There are tons more potential uses for AR. We could start to see buildings use it to allow building managers to easily access information and building’s smart devices or even provide vendors and contractors an easy way to be brought up to speed on a job site. Buildings might also one day come with a digital concierge, one that occupants and visitors could help make their experience on the property more efficient and enjoyable. Imagine being able to be shown where your next meeting is or have a coffee machine explained to you by a digital assistant.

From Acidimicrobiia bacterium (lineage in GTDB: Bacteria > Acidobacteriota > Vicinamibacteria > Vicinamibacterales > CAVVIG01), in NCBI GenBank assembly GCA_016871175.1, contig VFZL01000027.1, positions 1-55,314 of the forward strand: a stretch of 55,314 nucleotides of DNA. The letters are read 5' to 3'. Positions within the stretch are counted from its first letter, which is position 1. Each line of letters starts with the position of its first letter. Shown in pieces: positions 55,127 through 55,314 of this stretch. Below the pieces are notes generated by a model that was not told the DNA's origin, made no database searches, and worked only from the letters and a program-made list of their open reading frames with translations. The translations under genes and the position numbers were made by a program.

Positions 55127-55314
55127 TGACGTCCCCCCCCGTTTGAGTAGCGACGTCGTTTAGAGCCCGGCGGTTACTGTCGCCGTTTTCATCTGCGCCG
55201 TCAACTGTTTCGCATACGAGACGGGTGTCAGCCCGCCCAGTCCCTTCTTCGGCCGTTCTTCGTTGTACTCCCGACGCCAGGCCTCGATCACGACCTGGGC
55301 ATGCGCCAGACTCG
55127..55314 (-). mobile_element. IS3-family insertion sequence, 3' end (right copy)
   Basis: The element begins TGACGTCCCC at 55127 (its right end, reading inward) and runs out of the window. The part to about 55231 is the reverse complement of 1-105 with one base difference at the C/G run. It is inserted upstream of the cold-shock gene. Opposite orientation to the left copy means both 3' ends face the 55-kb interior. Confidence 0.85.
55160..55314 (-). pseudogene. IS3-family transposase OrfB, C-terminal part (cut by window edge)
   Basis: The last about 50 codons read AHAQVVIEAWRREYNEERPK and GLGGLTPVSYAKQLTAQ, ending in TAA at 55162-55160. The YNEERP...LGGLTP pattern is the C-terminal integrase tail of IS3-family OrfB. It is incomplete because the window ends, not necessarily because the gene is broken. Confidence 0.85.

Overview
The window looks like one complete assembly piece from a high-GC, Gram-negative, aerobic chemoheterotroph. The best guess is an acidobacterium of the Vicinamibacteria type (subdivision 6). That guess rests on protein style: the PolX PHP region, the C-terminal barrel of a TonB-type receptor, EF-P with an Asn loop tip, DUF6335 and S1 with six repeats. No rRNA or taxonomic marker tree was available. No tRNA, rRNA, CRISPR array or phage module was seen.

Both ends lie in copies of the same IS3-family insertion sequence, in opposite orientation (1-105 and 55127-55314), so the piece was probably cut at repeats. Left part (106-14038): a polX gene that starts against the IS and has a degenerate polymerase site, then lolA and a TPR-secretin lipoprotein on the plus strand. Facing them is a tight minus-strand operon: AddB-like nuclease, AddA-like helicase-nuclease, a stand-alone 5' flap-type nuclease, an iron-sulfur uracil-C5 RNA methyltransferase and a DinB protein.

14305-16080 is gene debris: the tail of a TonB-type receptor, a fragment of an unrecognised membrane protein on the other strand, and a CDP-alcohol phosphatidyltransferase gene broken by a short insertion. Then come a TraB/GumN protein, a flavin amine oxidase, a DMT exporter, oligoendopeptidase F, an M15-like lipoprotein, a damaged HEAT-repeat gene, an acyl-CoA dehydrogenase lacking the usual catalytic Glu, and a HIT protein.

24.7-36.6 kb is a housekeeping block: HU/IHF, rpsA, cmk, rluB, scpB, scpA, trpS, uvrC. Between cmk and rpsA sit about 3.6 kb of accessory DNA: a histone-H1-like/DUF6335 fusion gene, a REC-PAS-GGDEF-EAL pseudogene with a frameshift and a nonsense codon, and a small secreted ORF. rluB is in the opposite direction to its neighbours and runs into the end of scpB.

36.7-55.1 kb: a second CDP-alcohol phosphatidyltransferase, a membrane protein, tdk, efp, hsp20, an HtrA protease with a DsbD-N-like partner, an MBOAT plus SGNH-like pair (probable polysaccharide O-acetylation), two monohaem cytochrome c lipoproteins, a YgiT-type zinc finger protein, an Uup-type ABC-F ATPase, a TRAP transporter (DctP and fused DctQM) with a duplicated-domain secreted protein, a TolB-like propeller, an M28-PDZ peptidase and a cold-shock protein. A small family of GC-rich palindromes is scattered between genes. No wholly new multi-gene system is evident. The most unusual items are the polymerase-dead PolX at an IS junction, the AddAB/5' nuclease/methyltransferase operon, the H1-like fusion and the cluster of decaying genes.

Artificial reality has tons of practical applications in our buildings, but its biggest challenge is shedding its reputation as a tech gimmick thanks to products like Google Glass. “Consumers are still wrapping their heads around digital augmentation, so the education of AR technology to the customer, and how it applies to commercial real estate, is the most important thing we can do right now,” concluded Bersgtein. By reframing the collective understanding of what AR is and the value it can add to the real estate sector we will hopefully start to see more new technology companies that will harness this powerful technology